Pre-war Narrative of Creativity

1913: Stravinsky’s Rite of Spring causes a riot in a concert hall and is seen to unleash the primitivism that reaches its full horror on the battlefields of Europe within a year. At the same time, Marcel Duchamp provokes a furore in New York with Nude Descending a Staircase, again sensing primitive instincts beneath a revered form.

1914: Ralph Vaughan Williams writes The Lark Ascending (inspired by George Meredith’s poem: “he rises and begins to round, He drops the silver chain of sound”). It can be seen as one of the last pieces of English music to be written in the world that disappeared with the war or, paradoxically, as one of the first post-war pieces. It’s first performance was in December 1920, by which time VW had revised it after serving at the front in Flanders.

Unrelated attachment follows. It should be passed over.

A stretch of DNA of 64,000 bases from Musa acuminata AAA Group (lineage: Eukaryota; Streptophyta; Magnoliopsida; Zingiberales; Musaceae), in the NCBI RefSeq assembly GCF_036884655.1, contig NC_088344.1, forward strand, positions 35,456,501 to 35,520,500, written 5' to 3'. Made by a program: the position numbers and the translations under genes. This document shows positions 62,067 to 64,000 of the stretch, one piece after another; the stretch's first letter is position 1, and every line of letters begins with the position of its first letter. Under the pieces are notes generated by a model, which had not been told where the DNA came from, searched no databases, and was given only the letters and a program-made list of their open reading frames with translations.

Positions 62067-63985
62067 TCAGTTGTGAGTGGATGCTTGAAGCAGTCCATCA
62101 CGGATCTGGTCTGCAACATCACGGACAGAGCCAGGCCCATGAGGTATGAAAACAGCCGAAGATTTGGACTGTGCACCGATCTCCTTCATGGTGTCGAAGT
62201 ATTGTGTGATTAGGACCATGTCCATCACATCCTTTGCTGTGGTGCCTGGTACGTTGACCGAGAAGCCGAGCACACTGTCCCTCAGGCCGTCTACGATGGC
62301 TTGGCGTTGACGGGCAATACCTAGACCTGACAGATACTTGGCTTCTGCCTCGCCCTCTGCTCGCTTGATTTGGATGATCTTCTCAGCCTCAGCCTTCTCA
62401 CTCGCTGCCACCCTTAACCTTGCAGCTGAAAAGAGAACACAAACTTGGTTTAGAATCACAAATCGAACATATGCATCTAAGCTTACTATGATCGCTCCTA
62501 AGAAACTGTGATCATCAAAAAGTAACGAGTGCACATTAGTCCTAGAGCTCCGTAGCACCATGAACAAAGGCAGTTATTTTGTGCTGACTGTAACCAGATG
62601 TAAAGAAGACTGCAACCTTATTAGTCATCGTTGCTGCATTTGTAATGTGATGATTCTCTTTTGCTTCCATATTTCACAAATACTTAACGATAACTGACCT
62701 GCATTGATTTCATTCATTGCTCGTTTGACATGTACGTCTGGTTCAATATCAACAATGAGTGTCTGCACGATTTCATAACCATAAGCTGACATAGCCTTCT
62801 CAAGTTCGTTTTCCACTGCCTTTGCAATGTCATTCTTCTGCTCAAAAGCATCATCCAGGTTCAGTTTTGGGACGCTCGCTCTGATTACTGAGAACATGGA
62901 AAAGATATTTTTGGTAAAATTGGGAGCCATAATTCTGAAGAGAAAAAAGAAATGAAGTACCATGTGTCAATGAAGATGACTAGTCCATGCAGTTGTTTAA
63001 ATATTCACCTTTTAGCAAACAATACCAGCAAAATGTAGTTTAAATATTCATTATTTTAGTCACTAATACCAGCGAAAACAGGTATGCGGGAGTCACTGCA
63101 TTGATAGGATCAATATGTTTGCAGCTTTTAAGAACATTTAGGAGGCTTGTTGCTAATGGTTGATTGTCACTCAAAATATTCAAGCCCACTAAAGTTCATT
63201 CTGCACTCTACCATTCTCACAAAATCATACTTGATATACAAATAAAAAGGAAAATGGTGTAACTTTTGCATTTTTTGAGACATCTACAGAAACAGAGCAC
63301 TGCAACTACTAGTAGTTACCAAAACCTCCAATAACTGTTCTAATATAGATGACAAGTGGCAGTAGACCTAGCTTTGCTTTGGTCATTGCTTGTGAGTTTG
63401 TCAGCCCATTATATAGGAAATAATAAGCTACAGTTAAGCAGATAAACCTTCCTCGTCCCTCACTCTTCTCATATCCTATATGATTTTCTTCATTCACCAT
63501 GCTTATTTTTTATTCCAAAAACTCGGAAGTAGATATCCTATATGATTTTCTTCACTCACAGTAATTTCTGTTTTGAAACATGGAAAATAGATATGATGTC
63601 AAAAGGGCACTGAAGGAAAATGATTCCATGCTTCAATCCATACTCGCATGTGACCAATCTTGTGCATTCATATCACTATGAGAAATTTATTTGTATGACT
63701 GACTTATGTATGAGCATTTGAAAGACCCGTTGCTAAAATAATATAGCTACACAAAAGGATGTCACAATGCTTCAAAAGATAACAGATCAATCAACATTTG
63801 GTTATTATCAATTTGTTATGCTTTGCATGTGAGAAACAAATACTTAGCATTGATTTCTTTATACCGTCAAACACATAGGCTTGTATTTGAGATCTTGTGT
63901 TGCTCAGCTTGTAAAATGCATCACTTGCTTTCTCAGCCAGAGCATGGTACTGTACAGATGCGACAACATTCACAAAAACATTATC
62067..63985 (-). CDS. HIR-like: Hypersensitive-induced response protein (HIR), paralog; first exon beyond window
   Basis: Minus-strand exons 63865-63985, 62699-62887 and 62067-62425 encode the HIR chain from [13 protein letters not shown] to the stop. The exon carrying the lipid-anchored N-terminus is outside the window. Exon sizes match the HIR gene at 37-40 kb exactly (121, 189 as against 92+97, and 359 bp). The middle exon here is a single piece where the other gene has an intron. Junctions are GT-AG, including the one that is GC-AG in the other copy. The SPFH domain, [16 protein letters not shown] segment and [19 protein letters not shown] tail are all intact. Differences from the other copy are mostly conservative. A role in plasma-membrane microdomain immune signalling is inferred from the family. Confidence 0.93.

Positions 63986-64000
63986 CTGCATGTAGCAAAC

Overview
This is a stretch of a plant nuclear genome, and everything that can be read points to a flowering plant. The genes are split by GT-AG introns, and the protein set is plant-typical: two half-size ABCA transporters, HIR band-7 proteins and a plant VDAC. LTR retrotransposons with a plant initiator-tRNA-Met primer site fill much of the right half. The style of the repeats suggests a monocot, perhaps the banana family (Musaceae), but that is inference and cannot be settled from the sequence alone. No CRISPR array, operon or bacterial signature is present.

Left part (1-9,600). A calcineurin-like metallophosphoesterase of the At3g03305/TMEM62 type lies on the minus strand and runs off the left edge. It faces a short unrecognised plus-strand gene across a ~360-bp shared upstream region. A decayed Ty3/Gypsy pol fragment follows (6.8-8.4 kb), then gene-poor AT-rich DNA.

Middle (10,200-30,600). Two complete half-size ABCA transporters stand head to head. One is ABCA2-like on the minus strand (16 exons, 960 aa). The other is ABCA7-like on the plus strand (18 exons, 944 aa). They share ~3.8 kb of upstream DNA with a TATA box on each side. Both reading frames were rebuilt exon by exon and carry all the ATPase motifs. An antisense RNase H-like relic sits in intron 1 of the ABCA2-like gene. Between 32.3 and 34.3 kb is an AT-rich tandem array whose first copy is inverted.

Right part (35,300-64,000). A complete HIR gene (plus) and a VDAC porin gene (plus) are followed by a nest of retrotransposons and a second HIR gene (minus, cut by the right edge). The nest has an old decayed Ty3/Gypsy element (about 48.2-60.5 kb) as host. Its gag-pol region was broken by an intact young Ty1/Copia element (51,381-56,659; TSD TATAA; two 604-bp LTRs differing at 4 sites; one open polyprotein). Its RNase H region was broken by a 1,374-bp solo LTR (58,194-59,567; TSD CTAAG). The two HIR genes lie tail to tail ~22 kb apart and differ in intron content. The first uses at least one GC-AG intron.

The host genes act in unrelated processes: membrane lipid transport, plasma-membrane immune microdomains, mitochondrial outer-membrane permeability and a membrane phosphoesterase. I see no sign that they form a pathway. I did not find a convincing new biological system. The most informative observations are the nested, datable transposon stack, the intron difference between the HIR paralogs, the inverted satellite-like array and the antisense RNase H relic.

1915: Filippo Marinetti publishes the Futurist manifesto, ‘parole in liberta‘ or words-set-free. Written partly in response to the new technology, and perspective, of flying, it suggests, according to the critic Charles Darwent (Independent on Sunday 19/1/2005), that just as flight defies the laws of gravity, so poetry can break the surly bonds of syntax. It prefigures the Bauhaus wish in 1919 to erase everything, even capital letters, and to start over in a Heroic, Modernist mode.